Wednesday, 18 April 2012

Quantum Rare Earth's Elk Creek draws interest from several potential partners

Looking ahead, Quantum Rare Earth Developments Corp’s  (CVE:QRE) (OTCQX:QREDF) president Peter Dickie is "greatly encouraged", after last week's significant increase in resources at the company’s Elk Creek niobium rare earth element project in southeastern Nebraska.
Earlier this month, the company released an updated NI 43-101 compliant estimate for the project, which was prepared by Tetra Tech Wardrop, adding an indicated resource.
The new report added a higher grade indicated resource of 19.3 million tonnes grading 0.67% niobium (Nb2O5), at a 0.4% niobium cut-off grade, for 129,182 contained niobium oxide tonnes.
Meanwhile, inferred resources increased from 80.1 million tonnes grading 0.62% niobium in the last estimate in April 2011 to 83.3 million tonnes grading 0.63% niobium for 523,844 tonnes of contained niobium oxide.
Dickie says the company's future plan is to focus on completing the metallurgy work for the property - a multi-month process that commenced late in 2011.  The metallurgy work will unveil not only recovery rates, but also optimal processing methods to achieve these rates, Dickie says.
The metallurgical test program is on-going, and is based on composite samples of drill core obtained from last year. This work is being conducted at the Hazen Research facility in Golden, Colorado.
The Elk Creek Carbonatite is the only primary niobium deposit known to be under development in the U.S., and the highest grade undeveloped niobium deposit in North America, said Quantum. It is an oval shaped magnetic and gravity anomaly about seven kilometres in diameter.
Niobium is mainly used in the form of ferro-niobium to produce HSLA (High Strength, Low Alloy) steel for use in automotive, structural and pipeline industries.  The market for ferro-niobium has grown an average of 10% per year for the past decade, and is forecast to continue that growth pattern in the coming years.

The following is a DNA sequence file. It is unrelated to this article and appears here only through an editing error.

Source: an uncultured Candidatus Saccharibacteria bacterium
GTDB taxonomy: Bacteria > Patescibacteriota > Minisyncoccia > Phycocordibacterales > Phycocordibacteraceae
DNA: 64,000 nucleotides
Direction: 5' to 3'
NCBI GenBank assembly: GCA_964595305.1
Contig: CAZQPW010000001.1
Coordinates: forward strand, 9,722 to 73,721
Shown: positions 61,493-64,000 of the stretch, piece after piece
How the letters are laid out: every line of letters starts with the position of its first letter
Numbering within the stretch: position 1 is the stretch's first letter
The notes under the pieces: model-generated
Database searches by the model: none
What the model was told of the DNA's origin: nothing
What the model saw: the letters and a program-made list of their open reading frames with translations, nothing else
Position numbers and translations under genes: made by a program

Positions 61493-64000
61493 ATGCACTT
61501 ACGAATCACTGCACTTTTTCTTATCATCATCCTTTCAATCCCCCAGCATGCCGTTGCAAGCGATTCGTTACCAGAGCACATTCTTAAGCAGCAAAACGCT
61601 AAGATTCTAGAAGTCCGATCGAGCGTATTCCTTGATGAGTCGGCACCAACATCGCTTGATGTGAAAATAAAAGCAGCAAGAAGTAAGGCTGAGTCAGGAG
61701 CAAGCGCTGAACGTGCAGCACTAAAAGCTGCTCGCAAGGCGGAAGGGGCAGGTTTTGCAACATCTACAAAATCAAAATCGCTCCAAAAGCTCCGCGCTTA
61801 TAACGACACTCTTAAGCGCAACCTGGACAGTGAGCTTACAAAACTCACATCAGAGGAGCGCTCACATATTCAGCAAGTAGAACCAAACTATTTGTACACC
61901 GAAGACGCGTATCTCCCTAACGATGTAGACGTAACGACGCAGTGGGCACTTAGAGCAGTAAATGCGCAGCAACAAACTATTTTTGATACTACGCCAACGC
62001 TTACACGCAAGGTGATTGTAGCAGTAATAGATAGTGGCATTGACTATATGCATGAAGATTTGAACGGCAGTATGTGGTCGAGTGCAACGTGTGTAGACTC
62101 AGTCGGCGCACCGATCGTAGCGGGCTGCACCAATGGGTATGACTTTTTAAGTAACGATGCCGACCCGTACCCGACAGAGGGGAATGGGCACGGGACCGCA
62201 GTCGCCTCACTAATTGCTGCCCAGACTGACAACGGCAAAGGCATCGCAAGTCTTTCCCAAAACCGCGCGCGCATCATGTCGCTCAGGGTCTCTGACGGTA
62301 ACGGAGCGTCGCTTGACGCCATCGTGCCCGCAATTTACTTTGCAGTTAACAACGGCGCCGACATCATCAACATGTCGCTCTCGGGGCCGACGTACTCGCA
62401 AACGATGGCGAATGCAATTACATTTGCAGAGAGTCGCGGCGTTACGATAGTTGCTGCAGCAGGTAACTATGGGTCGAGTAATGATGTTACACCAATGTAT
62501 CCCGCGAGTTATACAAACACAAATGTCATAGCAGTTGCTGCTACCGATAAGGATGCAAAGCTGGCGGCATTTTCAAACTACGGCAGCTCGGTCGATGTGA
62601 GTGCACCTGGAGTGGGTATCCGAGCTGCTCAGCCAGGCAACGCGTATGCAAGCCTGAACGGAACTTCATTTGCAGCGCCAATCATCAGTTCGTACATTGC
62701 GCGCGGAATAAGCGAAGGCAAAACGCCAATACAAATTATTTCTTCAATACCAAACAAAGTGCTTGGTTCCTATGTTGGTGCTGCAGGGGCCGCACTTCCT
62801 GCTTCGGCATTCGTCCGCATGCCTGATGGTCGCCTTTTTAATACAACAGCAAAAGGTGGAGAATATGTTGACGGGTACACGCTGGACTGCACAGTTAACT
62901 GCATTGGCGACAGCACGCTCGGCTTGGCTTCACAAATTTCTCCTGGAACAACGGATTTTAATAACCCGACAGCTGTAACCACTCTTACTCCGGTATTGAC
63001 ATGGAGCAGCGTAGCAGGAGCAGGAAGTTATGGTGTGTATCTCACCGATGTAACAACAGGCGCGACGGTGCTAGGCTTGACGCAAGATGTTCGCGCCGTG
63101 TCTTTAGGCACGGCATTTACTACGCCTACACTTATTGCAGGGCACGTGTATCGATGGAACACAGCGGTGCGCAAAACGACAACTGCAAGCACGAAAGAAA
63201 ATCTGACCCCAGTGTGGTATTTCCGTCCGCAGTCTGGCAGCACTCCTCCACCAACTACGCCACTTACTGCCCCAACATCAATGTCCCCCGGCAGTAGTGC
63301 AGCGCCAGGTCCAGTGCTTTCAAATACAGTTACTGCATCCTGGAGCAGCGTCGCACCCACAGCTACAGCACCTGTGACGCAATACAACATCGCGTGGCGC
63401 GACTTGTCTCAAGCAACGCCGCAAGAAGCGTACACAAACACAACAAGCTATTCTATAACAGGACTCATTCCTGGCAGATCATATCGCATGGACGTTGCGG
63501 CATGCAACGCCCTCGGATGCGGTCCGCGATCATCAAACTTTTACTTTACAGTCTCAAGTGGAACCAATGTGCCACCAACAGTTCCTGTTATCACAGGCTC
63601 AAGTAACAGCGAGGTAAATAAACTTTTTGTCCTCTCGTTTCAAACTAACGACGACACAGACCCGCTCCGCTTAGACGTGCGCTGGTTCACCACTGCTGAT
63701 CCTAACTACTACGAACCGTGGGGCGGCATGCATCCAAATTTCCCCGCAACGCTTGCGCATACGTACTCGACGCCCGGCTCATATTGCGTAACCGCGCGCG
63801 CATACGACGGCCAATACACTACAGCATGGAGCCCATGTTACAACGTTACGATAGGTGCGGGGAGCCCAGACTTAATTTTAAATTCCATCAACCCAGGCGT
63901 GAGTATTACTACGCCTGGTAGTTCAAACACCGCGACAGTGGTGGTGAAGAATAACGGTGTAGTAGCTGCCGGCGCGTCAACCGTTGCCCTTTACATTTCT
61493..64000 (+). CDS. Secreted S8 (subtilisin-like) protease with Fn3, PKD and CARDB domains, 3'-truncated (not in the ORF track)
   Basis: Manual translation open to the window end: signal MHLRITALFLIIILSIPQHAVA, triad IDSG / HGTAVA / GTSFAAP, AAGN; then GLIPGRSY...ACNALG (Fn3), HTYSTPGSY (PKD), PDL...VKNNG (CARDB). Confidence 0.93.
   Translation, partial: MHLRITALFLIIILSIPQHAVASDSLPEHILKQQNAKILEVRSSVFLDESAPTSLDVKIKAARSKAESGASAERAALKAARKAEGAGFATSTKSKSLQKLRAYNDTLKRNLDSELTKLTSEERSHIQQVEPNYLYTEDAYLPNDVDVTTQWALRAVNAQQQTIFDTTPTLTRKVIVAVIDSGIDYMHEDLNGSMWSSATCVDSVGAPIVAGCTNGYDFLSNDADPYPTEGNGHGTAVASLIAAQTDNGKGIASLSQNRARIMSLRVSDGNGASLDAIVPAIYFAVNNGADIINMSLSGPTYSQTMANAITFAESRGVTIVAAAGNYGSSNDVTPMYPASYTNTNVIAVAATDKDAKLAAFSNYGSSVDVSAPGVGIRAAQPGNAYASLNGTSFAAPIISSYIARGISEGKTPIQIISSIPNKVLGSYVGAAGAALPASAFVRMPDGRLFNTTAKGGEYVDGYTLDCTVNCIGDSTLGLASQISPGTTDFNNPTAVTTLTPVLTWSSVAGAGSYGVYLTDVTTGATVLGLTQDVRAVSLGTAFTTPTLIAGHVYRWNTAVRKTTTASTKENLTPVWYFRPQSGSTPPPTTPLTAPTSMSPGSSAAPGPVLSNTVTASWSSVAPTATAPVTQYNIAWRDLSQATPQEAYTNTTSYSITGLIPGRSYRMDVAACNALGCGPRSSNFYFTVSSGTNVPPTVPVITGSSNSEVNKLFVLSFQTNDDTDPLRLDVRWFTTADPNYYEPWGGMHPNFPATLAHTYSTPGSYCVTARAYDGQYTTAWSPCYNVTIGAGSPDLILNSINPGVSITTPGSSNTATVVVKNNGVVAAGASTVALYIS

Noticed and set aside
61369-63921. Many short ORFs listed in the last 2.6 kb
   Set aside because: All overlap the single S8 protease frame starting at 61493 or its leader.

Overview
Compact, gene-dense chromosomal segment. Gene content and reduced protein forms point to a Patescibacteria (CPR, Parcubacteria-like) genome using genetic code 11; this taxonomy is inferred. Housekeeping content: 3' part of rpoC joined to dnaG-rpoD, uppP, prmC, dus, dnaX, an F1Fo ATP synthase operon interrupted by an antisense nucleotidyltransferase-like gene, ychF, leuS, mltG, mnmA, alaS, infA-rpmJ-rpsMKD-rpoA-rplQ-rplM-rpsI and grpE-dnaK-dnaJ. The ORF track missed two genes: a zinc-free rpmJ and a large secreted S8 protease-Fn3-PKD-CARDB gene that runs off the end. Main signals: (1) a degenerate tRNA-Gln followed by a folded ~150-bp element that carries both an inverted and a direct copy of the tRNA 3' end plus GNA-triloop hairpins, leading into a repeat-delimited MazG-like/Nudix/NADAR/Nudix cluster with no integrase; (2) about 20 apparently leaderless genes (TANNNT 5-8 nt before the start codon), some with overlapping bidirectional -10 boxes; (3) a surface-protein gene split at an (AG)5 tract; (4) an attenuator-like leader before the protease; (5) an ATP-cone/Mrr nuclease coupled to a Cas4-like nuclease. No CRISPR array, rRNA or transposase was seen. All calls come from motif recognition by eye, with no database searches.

Currently, the U.S. imports 100 percent of its niobium needs. Niobium, which is listed as a strategic metal, is being considered for national stockpiling not only in the U.S., but also in China and several European countries.
Dickie says that the project has prompted discussions with several potential partners, with a drill program aimed at expanding and upgrading the resource classification expected to start immediately should one of these partnerships come to fruition.
"From a shareholder and dilution point of view, development of the project will be best achieved with a partnership, with several parties now kicking the tires and looking at data," says the company's president.
"Very big dominant players in the market, such as CBMM in Brazil, and Niobec (Iamgold) in Canada are greatly expanding their niobium production capacity indicating they are confident in the market going forward," says Dickie.
Based on projected growth patterns current producers are forecasting, the possibility of a niobium shortage by the end of the decade is real,  opening the door for other players.
"There are very few primary niobium deposits currently being developed.  With our combination of grade, tonnage and location, I certainly think our project is head and shoulders above the rest," adds Dickie.
The full NI 43-101 report for the property is due in the next month, in which Dickie expects a recommended first and second phase drill program aimed at increasing both the indicated and inferred resource base, and expanding on the higher grade portions of the deposit.  The start of a  preliminary economic assessment report for the project, which will use findings from the updated resource report, is awaiting metallurgy results.
The company said the recent resource update was the result of an additional three holes completed in 2011 at the Elk Creek niobium deposit, which is an elongated, east-west orientated mineral occurrence in excess of 800 metres along strike.  The deposit remains open to the east, west and at depth, and is hosted by the Elk Creek Carbonatite - an intrusive complex of carbonatite and related rocks.
Dickie says the company has received interest from a variety of institutions due to the unique size and nature of the deposit, with research work underway at the University of Nebraska and the University of Colorado, and with additional studies being done by the USGS.
Elk Creek was originally developed during the 1970s and 1980s, when Molycorp (NYSE:MCP) completed over 150,000 feet of drilling. Quantum Rare Earths secured the project in May of 2010, and immediately completed a compilation and digitization of all historic data.
Some recent drill results from the site include hole NEC11-001, which returned 0.73 percent of niobium (Nb2O5) over 235.22 metres, including 54 metres of 1.17 percent.

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